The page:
• Is there an exit strategy? Again, is it geared towards maximizing your returns and minimizing risks?
  • Does the strategy give you concrete return guidance or a vague one like “you can expect 13% plus returns”?

Below is a quick summary of what is actually being done and what ought to be done:

 What is being doneWhat ought to be done
Asset allocationAllocation based on the age of the individual - something like a 90% - 100% equity portfolio with monthly SIPs to someone in his/her 30s and a 100% debt portfolio to a retiree.An optimal allocation based on tenets of Modern Portfolio Theory that minimises your risk for a given return level.
Fund SelectionEither top-rated funds (based on their recent performance) or worse with funds that offer highest commissions.Fund selection should be based on a proven time-tested mathematical model. Should factor funds performance over all cycles.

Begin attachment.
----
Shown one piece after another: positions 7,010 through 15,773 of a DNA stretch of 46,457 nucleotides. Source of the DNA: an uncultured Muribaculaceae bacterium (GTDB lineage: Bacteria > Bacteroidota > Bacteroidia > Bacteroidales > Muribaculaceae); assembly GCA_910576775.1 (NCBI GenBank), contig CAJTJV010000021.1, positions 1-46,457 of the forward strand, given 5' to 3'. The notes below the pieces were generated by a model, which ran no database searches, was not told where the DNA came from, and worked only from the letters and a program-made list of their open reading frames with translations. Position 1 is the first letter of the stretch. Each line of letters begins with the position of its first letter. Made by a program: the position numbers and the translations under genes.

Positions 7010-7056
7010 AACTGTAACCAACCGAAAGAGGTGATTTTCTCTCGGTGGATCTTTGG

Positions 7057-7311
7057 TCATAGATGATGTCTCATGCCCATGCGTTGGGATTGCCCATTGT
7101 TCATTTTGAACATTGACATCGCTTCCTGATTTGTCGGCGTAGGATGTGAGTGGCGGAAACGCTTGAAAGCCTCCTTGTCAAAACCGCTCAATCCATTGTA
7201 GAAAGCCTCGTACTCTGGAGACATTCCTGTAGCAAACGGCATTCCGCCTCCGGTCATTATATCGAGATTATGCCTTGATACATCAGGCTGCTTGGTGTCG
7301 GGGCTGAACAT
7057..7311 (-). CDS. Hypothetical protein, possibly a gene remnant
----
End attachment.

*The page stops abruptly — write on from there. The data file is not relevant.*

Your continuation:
Rebalancing/Switch There is no concept of rebalancing or a switching strategy. You stay invested in funds that were once great but are no longer so.A rule-based rebalancing and switching strategy so that you always maintain your asset allocation and are always invested in the best funds.
Exit strategyThere is no exit strategy whatsoever. Exits happen either when you need the money or when markets crash (fear)A rule-based exit strategy that is geared towards maximising your returns and minimising risks.
Return guidanceVague guidance such as “You can expect 14% plus returns if you stay invested for 5 year”A probability based guidance – “You can expect X% plus returns with a probability of Y%”